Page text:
“I believe this program affords the transitioning service members the opportunity to gain civilian experience that will increase their chances of obtaining suitable employment,” Isom said.

In the coming months, he hopes to see the program marketed on a larger scale while partnering with more area organizations to create internships, apprenticeships and job-shadowing opportunities.

“This will benefit both the transitioning service members and their families and also the remaining active-duty service members who are deserving of the best equipment and training available,” he said. “All transitioning service members are entitled to outstanding transition services.”

 

NCOs discuss Army warfighting challenges at professional development session

By MARY B. GRIMES
CECOM Public Affairs

With an eye on 2017 and beyond, Command Sgt. Maj. Matthew D. McCoy, U.S. Army Communications-Electronics Command, Aberdeen Proving Ground, Maryland, wrapped up 2016 by hosting a professional development presentation for the Command, Control, Communications, Computer, Intelligence, Surveillance and Reconnaissance, or C4ISR, community.

Open to military and civilian members of the DOD workforce, the professional development session titled, “The Future of Combat; the Army Operating Concept and the Army War Fighting Challenges,” was held at the Mallette Training Facility and addressed a myriad of issues significant to the Army’s number one priority: readiness.

“While this session is designed to be CECOM specific, we wanted to open it up to the greater APG and C4ISR community,” McCoy said. “The purpose of this session was to inform our own workforce on the U.S. Army Training and Doctrine Command’s process of developing future Army capabilities. What this is not, is a discussion about the acquisition process and reform. It is not a deep discussion about multi-domain battle, and it’s not a discussion about the transition. It’s an introductory opening to the Army Operating Concept, the Army Warfighting challenges and the future design of combat.”

Those challenges, from Southwest Asia to Europe, make clear the need for a strong and effective force that is capable of employing the complete range of potential operations. Toward that end, Army officials say TRADOC Pam 525-31-1, “U.S. Army Operating Concept: Win in a Complex World,” is a key document in the Army concept framework, and outlines how the Army will employ forces and capabilities in complex environments against increasingly capable opponents. The Army operating concept also describes the Army’s contribution to globally integrated operations, and speaks to the need for Army forces to provide foundational capabilities for the joint force and to project power across land and from land into the air, maritime, space and cyberspace domains.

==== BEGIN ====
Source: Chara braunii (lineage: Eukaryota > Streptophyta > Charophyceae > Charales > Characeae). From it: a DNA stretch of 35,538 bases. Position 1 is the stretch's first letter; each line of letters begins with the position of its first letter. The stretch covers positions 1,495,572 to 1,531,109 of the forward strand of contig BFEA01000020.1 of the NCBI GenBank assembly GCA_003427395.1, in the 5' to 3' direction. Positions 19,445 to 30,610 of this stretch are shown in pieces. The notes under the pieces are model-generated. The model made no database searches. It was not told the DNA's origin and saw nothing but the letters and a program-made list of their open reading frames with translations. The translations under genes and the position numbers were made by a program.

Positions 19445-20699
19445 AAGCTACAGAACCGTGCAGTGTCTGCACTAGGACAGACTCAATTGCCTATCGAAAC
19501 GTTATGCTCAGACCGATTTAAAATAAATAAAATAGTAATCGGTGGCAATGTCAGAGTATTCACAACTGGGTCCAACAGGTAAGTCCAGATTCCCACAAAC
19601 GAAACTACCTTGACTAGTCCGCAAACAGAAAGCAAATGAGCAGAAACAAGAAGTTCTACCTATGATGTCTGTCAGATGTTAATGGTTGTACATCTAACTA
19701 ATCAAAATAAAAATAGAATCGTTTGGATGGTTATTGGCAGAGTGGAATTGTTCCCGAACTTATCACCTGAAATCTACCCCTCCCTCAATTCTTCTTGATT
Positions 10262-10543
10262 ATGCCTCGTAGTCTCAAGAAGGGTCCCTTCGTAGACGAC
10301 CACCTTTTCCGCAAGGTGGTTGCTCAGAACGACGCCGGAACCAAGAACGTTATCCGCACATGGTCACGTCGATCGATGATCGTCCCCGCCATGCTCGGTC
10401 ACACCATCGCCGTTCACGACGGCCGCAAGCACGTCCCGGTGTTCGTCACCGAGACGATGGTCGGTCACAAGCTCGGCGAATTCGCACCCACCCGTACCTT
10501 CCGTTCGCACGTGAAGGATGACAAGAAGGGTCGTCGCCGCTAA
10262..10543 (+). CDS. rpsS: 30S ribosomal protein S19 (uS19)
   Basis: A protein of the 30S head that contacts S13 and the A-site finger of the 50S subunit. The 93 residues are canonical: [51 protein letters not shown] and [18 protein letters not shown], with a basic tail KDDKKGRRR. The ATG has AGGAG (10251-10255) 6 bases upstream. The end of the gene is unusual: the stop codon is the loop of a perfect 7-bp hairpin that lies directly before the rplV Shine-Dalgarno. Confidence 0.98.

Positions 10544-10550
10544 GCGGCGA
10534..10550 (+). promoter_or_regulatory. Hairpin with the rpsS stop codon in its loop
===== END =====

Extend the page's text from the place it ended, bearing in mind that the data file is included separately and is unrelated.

Joining in the discussion via video teleconference, keynote speaker Army Capabilities Integration Center Command Sgt. Maj. Stephen J. Travers, thanked the CECOM command sergeant major for organizing the session, and went on to provide a brief overview of the TRADOC mission.

“TRADOC is a design-build form, and we’re the design portion of that, Travers said. “It starts with a concept. Every single Army command has its purpose, and we interact as TRADOC’s future force, but we’re also an extension of the Army’s staff. TRADOC is a team of professionals from all different walks of life, all different backgrounds, to help design our future force.”

Also chiming in on the exchange, Soldiers from across C4ISR, Integrated Logistics Support Center, and the Army Research, Development and Engineering Command, generated conversations that touched on such topics as gaps between new equipment and training, achieving physical and mental capabilities over adversaries, one-Army integration (multi-component fight), collaboration between centers of excellence; future force development, what winning really means, and the ability to define the winning conditions more clearly.

That future force, as Army leaders continue to point out, will have to confront a number of new strategic realities. Laying the groundwork for further discussion, McCoy said, “The Army operating concept has changed in how it defines our future challenges. What it says is that the future is unknown and even more so, it is unknowable. The Chief of Staff of the Army, Gen. Mark A. Milley, has made it clear that the number one priority of the total Army is readiness, and there are no other number ones. That readiness is individual. It’s collective. It’s at the unit level that feeds our nation’s strategic readiness. Readiness is all linked to our daily operations and that helps us prepare for the future of combat in our complex world.”

The professional development session drawing to an end, McCoy said, “As we leave here today, let’s keep in mind these things: the Army is fundamentally designed for a specific purpose — to deter aggression and to fight and win when called upon. Our Army warfighting challenges are operational-needs based. They are concepts that have to be addressed to win. If they were all easy, they wouldn’t be challenges. Readiness is our number one priority. That’s how we accomplish the mission that our nation has given us … and that mission is to win. We have to win in a complex world.”